But the Courant's June 18th story on the corruption probe revealed the mayor's true motivation in smearing the Courant. In this story, the Courant revealed that the city of Hartford has paid roughly $95,000 to cover legal expenses incurred in connection with the state's criminal investigation into allegations of corruption in the administration of Mayor Eddie A. Perez.
Records from law firms and the city provided to The Courant following a state Freedom of Information request show that the city has covered legal expenses for 22 current and former city employees. The bills provided by the city cover from early 2008 through May. Although there were no bills for Mayor Eddie A. Perez himself, who is represented by the firm Santos and Seeley, there were bills for attorneys representing his finance director, Thomas Morrison ($13,350), his chief of staff, Matt Hennessy ($10,510), and Corporation Counsel John Rose ($10,443).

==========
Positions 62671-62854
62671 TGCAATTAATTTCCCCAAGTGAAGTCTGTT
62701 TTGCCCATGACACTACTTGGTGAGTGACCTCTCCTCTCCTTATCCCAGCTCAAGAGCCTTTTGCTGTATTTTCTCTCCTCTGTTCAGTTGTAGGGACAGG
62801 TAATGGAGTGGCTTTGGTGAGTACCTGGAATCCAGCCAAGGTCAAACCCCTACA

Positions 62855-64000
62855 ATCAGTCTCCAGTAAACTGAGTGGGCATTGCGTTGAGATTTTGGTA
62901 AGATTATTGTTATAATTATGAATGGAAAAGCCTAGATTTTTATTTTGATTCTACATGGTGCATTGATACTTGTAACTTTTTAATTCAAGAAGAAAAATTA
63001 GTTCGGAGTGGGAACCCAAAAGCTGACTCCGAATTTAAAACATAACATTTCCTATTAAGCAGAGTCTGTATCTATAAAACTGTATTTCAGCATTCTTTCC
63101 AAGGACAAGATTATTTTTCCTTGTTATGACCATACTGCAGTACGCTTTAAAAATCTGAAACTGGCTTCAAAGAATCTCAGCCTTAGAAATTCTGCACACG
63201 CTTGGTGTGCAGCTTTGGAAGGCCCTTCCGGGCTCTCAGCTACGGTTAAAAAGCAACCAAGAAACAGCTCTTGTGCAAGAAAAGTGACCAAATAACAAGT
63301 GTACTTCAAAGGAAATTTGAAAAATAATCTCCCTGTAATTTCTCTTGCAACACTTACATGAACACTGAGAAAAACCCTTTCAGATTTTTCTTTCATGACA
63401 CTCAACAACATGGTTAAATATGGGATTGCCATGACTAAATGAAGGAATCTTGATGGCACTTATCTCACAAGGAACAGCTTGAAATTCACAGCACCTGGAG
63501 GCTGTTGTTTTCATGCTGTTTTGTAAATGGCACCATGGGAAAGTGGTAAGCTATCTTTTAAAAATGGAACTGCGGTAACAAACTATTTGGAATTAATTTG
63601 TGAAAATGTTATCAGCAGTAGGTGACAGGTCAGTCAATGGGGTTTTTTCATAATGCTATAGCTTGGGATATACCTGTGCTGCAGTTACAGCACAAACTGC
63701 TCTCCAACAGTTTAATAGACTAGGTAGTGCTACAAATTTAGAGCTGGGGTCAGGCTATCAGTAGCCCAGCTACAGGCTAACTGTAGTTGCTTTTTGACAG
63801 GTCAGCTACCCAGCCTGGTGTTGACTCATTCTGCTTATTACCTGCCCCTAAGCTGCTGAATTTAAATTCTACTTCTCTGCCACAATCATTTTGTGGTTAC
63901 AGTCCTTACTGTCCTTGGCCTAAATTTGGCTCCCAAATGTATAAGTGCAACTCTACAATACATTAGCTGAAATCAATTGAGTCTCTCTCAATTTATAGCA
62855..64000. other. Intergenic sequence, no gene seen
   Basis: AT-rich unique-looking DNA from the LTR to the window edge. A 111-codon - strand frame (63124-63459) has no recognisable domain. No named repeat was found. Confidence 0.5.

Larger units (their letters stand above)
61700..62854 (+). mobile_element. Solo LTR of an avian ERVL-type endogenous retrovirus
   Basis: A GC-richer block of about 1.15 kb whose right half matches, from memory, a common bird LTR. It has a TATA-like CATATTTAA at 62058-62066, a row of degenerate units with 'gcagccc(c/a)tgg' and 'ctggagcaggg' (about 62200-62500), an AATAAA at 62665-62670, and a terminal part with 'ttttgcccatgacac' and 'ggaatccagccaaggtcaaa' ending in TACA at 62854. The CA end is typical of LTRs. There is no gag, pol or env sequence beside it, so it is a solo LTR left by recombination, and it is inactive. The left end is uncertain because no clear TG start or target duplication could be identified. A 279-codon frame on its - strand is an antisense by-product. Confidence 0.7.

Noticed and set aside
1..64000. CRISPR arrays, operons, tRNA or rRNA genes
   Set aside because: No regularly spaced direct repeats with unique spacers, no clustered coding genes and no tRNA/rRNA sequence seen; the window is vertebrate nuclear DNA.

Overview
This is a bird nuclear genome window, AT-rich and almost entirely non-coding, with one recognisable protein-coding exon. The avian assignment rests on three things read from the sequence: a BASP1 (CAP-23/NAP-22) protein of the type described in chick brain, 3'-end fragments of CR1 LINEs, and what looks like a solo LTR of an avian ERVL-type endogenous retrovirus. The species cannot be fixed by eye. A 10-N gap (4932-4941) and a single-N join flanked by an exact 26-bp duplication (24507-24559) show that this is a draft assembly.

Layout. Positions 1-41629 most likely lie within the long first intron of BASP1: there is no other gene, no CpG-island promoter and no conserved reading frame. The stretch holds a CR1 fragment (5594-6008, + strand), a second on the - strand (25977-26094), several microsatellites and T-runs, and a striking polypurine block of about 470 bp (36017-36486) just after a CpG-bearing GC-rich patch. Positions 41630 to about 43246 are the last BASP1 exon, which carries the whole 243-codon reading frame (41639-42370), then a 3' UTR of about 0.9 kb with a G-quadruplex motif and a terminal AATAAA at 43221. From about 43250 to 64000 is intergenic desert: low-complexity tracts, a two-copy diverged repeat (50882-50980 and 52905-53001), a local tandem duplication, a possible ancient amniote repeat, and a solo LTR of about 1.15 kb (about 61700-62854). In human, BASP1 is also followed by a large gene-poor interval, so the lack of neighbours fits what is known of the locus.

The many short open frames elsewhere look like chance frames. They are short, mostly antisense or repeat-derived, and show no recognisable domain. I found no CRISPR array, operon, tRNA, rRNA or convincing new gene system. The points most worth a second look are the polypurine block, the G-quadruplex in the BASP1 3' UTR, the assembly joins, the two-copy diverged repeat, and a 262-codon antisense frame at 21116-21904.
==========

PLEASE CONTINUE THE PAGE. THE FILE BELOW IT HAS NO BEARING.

The city also paid bills for other employees in its finance, human relations, public works, and development offices. Finally, it paid $2,638 for legal representation for state Rep. Kelvin Roldan, who used to work for the mayor and now works for the school system.